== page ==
Thursday, June 29, 2006

When People Need to Leave the Company

I believe having to terminate someone's employment is one of the toughest things a manager has to do from time to time, especially if a somewhat good working relationship had existed beforehand.

In my company when people get terminated, they try to do it privately, making sure to escort the employee out of the building. I was unfortunately able to witness one of these occasions last December. That brings me to the question of timing.

(Once again, I feel the need to express that this is my own personal opinion and not that of my employer.)

One person in my company was let go the week of Christmas last year. Another two were let go right around their birthdays. Not really good timing, in my opinion. But then again, when is a good time to let someone go?

I think our company's practice of escorting the person out of the building is a good one, because it minimizes the potential for sabotage. However, an abrupt departure like that also means that no one is there to tie up loose ends or to provide any type of knowledge transfer.

Then again, why would a terminated employee feel obligated to so something like that? Perhaps if there was something else being provided - a severance package, or some outplacement, perhaps.

And then, on a more humorous note perhaps, there are those who opt to leave voluntarily...

Tuesday, June 27, 2006

Bloglines - Funny Jokes - My Fault......

Bloglines user danimal0416 has sent this item to you, with the following personal message:

A little funny for all you office workers...

Funny Jokes
Humor and Funny Jokes

Funny Jokes - My Fault......

By Funny Jokes

Funny Jokes - My Fault......

A man in a hot air balloon realized he was lost. He reduced altitude and spotted a woman below. He descended a bit more and shouted,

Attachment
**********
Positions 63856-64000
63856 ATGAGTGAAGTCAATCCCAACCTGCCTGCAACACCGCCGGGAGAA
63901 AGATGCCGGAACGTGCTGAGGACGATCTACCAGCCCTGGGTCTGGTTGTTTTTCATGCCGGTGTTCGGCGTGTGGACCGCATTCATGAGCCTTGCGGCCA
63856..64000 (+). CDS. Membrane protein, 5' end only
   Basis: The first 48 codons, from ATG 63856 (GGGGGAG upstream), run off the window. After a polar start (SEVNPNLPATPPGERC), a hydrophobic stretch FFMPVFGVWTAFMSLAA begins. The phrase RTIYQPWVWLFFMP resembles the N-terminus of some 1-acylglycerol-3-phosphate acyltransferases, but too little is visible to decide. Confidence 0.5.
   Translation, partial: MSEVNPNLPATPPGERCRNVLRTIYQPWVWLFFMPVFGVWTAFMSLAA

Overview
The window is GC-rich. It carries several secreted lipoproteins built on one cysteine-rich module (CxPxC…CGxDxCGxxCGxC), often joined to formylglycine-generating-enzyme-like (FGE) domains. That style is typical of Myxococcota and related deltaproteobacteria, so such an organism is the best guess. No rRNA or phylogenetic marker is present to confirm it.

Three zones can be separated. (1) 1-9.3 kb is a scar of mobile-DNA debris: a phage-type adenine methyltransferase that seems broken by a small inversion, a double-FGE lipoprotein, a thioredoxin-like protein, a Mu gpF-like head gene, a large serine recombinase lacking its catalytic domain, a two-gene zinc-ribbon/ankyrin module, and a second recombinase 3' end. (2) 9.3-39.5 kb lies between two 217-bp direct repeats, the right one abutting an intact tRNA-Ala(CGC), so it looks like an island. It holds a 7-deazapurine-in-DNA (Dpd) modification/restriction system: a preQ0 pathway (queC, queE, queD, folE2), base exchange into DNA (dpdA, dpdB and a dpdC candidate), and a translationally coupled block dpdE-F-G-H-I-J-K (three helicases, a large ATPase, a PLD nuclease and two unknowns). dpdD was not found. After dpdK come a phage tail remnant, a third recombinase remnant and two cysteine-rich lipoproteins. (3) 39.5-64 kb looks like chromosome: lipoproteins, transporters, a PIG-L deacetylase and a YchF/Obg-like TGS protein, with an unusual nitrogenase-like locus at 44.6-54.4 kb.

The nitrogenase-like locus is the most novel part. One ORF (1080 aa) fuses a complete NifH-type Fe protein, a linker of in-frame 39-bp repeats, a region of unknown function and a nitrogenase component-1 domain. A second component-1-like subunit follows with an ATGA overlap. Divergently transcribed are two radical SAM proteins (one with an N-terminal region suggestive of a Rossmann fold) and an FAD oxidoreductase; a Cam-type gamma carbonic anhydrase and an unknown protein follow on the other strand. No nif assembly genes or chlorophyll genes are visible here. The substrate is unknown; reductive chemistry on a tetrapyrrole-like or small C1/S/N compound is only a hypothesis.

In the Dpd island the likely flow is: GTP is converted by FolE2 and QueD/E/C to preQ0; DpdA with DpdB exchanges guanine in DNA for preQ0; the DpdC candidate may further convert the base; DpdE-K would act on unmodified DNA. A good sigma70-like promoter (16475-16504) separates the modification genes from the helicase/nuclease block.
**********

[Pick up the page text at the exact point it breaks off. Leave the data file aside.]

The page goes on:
"Excuse me, can you help me? I promised a friend I would meet him an hour ago, but I don't know where I am."

The woman below replied, "You're in a hot air balloon hovering approximately 30 feet above the ground. You're between 40 and 41 degrees north latitude and between 59 nd 60 degrees west longitude."

"You must be an engineer," said the balloonist.

"I am," replied the woman, "How did you know?"

"Well," answered the balloonist, "everything you told me is technically correct, but I've no idea what to make of your information, and the fact is I'm still lost. Frankly, you've not been much help at all. If anything, you've delayed my trip." The woman below responded,

"You must be in Management."

"I am," replied the balloonist, "but how did you know?"

"Well," said the woman, "you don't know where you are or where you're going. You have risen to where you are, due to a large quantity of hot air. You made a promise, which you've no idea how to keep and you expect people beneath you to solve your problems. The fact is you are in exactly the same position you were in before we met, but now, somehow, it's my fault."

Tuesday, June 20, 2006

Preparing For a Software Engineering Interview

I saw this link on, and, after reading it, thought it was great content for this blog.

Apparently it was written by someone who's interviewed hundreds of software engineers for Google and Microsoft. If you're in this field, this is good information for you.